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The government will most likely shutdown at midnight

An inconclusive decision on a spending bill could lead to a government shutdown


A government shutdown will most likely be happening at midnight tonight. No, this is not a super late April Fool’s joke or another Jimmy Kimmel prank. Republicans and democrats are like two kids fighting over a piggy bank and if they can’t come to an agreement, then essentially everyone gets a timeout. The Senate is expected to meet today at 2 p.m. and will try to come to an agreement on the government’s spending bill.

Over the weekend the House of Representatives met over decisions regarding a proposed spending bill, the bill got held up when Republicans in the House claimed that the bill included anti-Obamacare amendments, something the Senate democrats insists doesn’t exist. The Republicans in the House of Representatives are so opposed to President Obama’s healthcare plan, cleverly titled Obamacare, that they are willing to risk a government shutdown.

The halt to government operations will be felt more by some than others. Federal air traffic controllers will still continue their jobs. Visa and passport processing will still continue as well as the normal operations concerning the embassies and consulates overseas. While Social Security and Medicare benefits will also continue to come in, disability applications could have a longer processing period, possibly being delayed until the shutdown is over.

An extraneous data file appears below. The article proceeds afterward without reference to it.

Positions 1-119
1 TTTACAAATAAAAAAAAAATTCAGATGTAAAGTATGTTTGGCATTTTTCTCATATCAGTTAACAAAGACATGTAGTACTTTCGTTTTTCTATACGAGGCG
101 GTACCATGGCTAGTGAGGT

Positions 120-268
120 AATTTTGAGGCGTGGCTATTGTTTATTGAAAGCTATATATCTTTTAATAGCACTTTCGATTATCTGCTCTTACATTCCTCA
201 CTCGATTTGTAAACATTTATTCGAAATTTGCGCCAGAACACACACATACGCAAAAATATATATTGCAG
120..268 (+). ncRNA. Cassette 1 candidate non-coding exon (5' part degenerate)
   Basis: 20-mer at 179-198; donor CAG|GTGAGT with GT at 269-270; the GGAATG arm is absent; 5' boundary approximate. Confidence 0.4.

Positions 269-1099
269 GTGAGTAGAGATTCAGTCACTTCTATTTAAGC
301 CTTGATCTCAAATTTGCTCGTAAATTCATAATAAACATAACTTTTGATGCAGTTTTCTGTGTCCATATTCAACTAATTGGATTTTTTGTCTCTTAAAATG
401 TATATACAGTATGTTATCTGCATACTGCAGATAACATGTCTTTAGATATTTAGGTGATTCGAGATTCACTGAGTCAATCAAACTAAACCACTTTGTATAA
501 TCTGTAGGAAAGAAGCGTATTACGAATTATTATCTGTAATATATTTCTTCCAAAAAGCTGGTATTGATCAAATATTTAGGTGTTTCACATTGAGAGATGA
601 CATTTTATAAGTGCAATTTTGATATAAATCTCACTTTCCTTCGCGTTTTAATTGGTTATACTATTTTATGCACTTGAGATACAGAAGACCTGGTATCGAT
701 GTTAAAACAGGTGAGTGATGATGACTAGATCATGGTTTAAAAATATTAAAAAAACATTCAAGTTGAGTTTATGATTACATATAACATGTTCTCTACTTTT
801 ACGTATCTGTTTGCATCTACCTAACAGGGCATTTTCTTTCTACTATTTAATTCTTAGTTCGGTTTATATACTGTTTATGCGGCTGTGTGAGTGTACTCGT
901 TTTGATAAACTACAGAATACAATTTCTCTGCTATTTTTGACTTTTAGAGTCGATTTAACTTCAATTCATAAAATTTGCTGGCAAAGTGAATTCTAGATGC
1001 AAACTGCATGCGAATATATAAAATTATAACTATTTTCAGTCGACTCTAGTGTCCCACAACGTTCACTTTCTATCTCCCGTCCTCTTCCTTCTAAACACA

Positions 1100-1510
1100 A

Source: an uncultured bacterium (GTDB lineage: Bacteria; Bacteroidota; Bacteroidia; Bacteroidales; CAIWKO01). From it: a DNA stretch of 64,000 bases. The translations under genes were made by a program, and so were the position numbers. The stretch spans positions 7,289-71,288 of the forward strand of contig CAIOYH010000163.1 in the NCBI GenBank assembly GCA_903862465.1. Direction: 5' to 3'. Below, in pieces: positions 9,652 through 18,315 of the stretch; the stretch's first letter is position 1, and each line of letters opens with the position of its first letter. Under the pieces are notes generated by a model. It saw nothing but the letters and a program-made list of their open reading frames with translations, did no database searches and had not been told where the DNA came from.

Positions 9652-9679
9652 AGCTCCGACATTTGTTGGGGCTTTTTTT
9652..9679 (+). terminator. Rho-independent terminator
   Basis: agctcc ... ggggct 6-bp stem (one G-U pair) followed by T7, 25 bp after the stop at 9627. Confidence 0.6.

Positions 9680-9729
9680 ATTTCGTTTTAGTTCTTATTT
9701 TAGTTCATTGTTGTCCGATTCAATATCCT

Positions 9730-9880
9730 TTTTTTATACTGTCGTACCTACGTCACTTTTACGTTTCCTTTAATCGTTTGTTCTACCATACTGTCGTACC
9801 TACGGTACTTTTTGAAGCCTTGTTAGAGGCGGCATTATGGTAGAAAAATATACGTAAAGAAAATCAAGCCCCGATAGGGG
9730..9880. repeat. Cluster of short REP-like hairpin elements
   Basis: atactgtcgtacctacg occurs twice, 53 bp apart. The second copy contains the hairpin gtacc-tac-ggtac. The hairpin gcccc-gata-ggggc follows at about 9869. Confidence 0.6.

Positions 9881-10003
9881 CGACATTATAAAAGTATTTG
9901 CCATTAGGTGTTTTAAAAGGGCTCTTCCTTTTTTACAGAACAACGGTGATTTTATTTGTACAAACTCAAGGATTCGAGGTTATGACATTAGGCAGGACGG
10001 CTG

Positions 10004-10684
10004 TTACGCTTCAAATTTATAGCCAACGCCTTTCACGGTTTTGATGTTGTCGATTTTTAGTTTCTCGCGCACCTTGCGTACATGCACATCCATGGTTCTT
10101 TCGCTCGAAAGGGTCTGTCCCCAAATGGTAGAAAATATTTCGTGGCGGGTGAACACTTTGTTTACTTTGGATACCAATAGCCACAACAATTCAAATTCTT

All national parks would close down if a government shutdown happens at midnight. Campers and other overnight visitors in any of the national parks will have 48 hours to leave and visitor centers in national landmarks all over the United States, including the Statue of Liberty will be closed. The military could also feel the impact with the 1.4 million active duty members having their paychecks delayed.

 A possible government shutdown will indefinitely have a detrimental impact on the economy. Financial markets will get turned upside down with the unemployment rising higher than ever. On October 17 the US Treasury is presumed to ask investors for $120 billion in loans. Given our current economic state, it is a possibility that investors will be wary of loaning this money, which would cause them to raise interest rates on the loans.

This will affect most citizens, considering it will cause the interest on mortgages, auto loans, school loans and credit card bills to also rise. Businesses will also be affected, since all health inspections will cease to happen with health inspectors only being called if the business is a high-risk case.

The House of Representatives tried to prevent this last minute decision from happening by placing calls to the Senate and encouraging them not to delay the meeting to today. In a statement issued on Sunday, House Speaker John Boehner said “[The House] worked late into the night Saturday to prevent a government shutdown, and the Senate now, must move quickly to do the same, if the Senate stalls until Monday afternoon instead of working today, it would be an act of breathtaking arrogance by the Senate Democratic leadership.”

It looks like if the government doesn’t come to a consensus by midnight, we could all be feeling the collective punch that a government shutdown will throw at us.

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